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Copy of The Reaper's Image
Transcript of Copy of The Reaper's Image
The Reaper's Image
The main conflict of the story is man vs. nature in which Spangler tries to fight death, and unbeatable force of nature. He does not believe in the stories of death by the mirror, identifying Mr. Carlin as a fool to believe them, but the "Reaper" soon collects his soul.
Point of View
The point of view in The Reaper's Image is Third Person Omniscient because the reader knows the thoughts of both Spangler and Mr. Carlin and the story is told using he/she.
The theme of "The Reaper's Image" is death is inescapable.
Quote from the story supporting the theme: "Like the duchess who had paused after primping before her glass for a soiree and decided to go back into the sitting room for her pearls. Like the rug-merchant who had gone for a marriage ride and had left behind him only an empty carriage and two closemouthed horses." (King 6)
Everyone who look directly to the mirror tried to escape their end but failed miserably.
The death is often known as the Grim Reaper. Characters in the story tried to escape “The Reaper's Image” and were thereby trying to escape death which is impossible.
Simile -- “a tanned baldhead that shone like a varnished volleyball” (King 1).
aids in painting a picture of Mr. Carlin
Allusion; reference to Tennyson poem -- “a half-remembered Tennyson poem occurred to him, and he muttered it aloud: ‘I am half-sick of shadows,” said the Lady of Shalott...’” (King 6)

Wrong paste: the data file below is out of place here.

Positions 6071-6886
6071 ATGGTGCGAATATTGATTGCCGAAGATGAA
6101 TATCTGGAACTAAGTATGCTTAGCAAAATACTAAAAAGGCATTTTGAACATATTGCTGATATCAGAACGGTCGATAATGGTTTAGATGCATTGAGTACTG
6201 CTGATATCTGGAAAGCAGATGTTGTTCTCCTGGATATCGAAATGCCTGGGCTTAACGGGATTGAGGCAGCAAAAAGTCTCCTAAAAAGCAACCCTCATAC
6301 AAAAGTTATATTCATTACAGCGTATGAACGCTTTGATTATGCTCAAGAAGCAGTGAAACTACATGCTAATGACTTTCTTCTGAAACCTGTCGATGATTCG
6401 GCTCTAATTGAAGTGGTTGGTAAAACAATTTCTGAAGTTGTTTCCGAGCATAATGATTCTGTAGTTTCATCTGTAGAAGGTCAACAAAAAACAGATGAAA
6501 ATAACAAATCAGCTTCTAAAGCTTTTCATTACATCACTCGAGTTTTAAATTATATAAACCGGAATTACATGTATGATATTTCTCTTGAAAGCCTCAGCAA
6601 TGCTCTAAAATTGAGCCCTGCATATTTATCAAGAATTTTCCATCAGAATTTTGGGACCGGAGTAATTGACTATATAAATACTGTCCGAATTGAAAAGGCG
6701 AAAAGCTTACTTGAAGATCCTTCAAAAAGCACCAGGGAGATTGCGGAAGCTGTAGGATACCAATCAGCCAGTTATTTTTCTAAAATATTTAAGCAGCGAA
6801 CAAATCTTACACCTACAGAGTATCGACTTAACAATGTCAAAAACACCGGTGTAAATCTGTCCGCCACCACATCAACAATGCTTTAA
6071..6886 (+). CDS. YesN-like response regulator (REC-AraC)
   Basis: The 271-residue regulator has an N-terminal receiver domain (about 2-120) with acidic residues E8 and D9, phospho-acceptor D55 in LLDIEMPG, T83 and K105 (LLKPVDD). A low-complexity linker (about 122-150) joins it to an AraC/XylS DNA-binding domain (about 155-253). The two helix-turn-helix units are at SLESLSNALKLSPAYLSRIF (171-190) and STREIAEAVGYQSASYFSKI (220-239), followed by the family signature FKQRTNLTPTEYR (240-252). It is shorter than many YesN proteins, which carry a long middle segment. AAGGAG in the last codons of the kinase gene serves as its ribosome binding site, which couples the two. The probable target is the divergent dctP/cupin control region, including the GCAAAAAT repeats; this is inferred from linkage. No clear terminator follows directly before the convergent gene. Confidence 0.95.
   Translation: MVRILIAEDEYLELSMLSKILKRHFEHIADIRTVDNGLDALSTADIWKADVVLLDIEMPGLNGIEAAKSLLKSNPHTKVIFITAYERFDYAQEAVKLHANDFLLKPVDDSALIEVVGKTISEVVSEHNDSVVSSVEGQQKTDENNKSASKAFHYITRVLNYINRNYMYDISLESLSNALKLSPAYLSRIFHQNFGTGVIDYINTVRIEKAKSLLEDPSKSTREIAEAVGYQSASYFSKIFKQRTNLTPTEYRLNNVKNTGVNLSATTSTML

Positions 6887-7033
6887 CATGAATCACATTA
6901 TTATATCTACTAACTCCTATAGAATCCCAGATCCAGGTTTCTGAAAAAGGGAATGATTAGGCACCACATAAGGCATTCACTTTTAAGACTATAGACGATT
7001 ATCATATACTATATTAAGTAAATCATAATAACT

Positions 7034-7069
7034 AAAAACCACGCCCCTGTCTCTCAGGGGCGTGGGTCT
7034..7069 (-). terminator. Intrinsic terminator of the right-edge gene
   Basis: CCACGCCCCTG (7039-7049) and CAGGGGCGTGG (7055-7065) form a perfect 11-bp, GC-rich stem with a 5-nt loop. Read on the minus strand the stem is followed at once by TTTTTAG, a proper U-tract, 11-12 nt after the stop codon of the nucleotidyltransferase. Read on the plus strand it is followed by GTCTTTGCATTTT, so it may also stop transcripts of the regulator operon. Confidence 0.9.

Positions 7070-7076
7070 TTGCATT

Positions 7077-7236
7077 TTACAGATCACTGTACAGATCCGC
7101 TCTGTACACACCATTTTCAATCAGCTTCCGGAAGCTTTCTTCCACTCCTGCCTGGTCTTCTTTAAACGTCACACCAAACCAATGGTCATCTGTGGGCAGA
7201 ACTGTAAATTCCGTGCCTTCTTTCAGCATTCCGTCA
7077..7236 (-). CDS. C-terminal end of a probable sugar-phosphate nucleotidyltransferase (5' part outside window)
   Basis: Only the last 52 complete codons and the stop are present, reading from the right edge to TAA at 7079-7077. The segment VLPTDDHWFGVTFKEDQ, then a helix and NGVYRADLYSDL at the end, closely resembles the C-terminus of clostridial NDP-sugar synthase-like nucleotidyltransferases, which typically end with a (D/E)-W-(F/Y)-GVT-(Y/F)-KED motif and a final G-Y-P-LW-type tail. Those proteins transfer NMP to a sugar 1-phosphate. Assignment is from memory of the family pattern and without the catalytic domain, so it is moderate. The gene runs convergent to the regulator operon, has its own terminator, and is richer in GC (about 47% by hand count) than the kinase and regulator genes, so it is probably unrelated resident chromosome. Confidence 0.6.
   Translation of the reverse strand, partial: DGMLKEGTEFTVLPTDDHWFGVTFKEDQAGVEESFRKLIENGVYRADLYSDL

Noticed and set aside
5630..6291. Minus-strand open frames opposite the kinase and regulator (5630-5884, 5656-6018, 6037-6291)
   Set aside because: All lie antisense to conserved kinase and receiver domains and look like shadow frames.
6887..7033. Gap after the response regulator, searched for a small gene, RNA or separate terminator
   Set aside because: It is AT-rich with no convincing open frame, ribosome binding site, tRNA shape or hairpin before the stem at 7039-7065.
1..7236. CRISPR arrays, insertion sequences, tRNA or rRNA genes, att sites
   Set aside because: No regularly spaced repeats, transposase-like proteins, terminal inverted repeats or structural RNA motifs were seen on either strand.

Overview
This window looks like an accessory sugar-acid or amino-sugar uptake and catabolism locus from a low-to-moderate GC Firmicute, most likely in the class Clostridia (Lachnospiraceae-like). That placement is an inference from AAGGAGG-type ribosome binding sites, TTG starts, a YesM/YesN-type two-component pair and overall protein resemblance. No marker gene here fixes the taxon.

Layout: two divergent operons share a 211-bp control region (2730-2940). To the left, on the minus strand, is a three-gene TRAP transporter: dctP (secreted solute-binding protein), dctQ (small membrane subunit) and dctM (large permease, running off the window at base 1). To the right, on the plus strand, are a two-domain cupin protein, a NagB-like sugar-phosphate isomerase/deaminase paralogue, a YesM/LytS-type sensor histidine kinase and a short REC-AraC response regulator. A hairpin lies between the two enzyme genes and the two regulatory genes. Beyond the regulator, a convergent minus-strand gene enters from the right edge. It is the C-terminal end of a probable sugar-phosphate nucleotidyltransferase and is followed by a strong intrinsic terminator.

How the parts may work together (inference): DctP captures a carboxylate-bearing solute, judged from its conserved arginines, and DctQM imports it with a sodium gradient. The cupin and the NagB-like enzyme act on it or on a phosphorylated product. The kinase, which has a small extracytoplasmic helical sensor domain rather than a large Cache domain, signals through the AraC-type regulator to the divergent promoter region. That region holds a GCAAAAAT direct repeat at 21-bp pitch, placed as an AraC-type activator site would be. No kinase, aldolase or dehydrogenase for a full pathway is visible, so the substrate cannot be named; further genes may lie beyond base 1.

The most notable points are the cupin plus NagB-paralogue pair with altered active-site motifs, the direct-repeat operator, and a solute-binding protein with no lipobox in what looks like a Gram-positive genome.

alludes to the poem, the Lady of Shalott, and refers to the loneliness of a mere reflection
Symbol -- the Delver looking-glass
symbolizes truth and reflection helping in portraying the theme
Simile -- “His words seemed to drop into the hot, still atmosphere like stones into dark water” (King 5).
helps in explaining how pointless Mr. Carlin’s historical babble is; no one listens.
Allusion; reference to Adonis in Greek Mythology -- “Adonis stared at them pitilessly with blank pupilless eyes” (King 2).
alludes to Adonis, who was killed by a wild boar, and supports the theme as the "blind Adonis," or death, continuously watches Spangler and Mr. Carlin throughout the story, nothing ever escaping his sight
There is another external man vs. man conflict in which throughout the story, Carlin and Spangler continue to insult each other over the validity of the stories suspended around the Delver Glass. "'Fact number five,' Mr. Carlin said. 'You're a supercilious bastard, aren't you?'" (King 3)
: Mr. Carlin and Spangler walk up the stairs and Carlin explains the history of the mirror to Spangler.
: They argue about the truthfulness of the stories about the Delver glass, finally reaching the gable room.
: Spangler sees the Reaper in the mirror.
: Spangler goes to the bathroom.
: Carlin himself looks into the depths of the mirror, finally, and waits. And waits.
Protagonists - Johnson Spangler and Mr. Carlin
Flat and Static
Antagonist - The Reaper
Flat and Static